Ibrahim Parlak is a 53-year-old Kurd who was born in Turkey. In 1991, he came to the U.S. as a refugee and was granted political asylum. He spoke no English. Parlak started working as a busboy at the Ritz Carlton in Chicago, then as a restaurant line cook. A few years later, he moved to Michigan, where his American girlfriend had roots.
Ibrahim got a job in a local restaurant as a cook, took some cooking classes, became a line chef, then became manager of a restaurant. In 1994, he leased a restaurant and renovated it. His rebranded restaurant opened in 1995, and, though he didn’t have adequate funding to purchase it outright, three local business people were so impressed with Ibrahim’s dedication that they conspired to craft a deal that allowed the once penniless, language-challenged refugee to join the ranks of business owners.
Still, things were so tight that Ibrahim had to live in the back office of the small restaurant for many months. Thus, Ibrahim Parlak became an above-average taxpayer and an employer of American taxpayers.
Yet, after 24 years here, U.S. authorities are poised to deport Ibrahim Parlak back to Turkey with all due speed – where he will almost certainly be killed.
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Largely because he was unfortunate enough to get caught up in a bureaucracy that was sufficiently slow-moving to see a government (ours) that sympathized with the plight of Kurds in the Middle East under Islamic rule change into a government that celebrates the persecution of Islam’s enemies worldwide. The Kurds have given Islamist despots a run for their money for centuries. In fact, they’re even holding their own in northern Iraq against Barack Hussein Obama’s mercenary army, ISIS.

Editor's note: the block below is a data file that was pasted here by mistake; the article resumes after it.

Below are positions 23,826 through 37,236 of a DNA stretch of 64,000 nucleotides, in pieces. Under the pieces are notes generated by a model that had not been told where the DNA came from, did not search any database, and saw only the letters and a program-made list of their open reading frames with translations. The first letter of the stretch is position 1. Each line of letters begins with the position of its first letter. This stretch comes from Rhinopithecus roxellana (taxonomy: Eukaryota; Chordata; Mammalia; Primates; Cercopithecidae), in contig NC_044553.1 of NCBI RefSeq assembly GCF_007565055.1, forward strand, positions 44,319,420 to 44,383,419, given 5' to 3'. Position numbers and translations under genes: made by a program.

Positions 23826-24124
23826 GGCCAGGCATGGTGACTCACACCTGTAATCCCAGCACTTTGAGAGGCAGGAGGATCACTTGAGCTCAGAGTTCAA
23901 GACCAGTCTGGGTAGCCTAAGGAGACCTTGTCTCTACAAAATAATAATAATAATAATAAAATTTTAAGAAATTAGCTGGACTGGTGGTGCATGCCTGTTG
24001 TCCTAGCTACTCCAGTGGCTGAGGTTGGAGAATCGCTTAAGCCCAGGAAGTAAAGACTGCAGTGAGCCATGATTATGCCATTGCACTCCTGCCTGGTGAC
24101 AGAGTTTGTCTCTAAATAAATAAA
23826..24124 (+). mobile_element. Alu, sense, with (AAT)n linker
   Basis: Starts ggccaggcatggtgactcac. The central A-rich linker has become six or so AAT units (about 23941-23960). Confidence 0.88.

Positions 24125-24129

Ibrahim Parlak was issued a green card in 1992 and applied for U.S. citizenship. He passed the test for citizenship, and was waiting for a date to get sworn in.
So what happened?
Well, in 1988, Parlak was returning to Turkey (clandestinely, since he was an anti-government activist) with a group that was in the company of the Partiya Karkerên Kurdistanê (PKK) a Kurdish left-wing militant organization based in Turkey and Kurdistan. The PKK was essentially smuggling Parlak and the others into Turkey.
As the group was crossing the border from Syria into Turkey, there was a firefight during which two Turkish border guards were killed. Though he was not involved in the killings and was not a member of the PKK, Parlak was later convicted by a Turkish military court of separatism. He spent almost two years in prison, during which he was tortured. After his release, he escaped Turkey for America.
Fast-forward: It seems that just prior to Ibrahim Parlak’s swearing-in as a citizen, some dutiful and shockingly effective party at Immigration and Customs Enforcement (ICE) realized that the PKK had been declared a terrorist organization by the U.S. in 1997. Though he had never been directly associated with the PKK, Parlak’s citizenship was suddenly put on hold.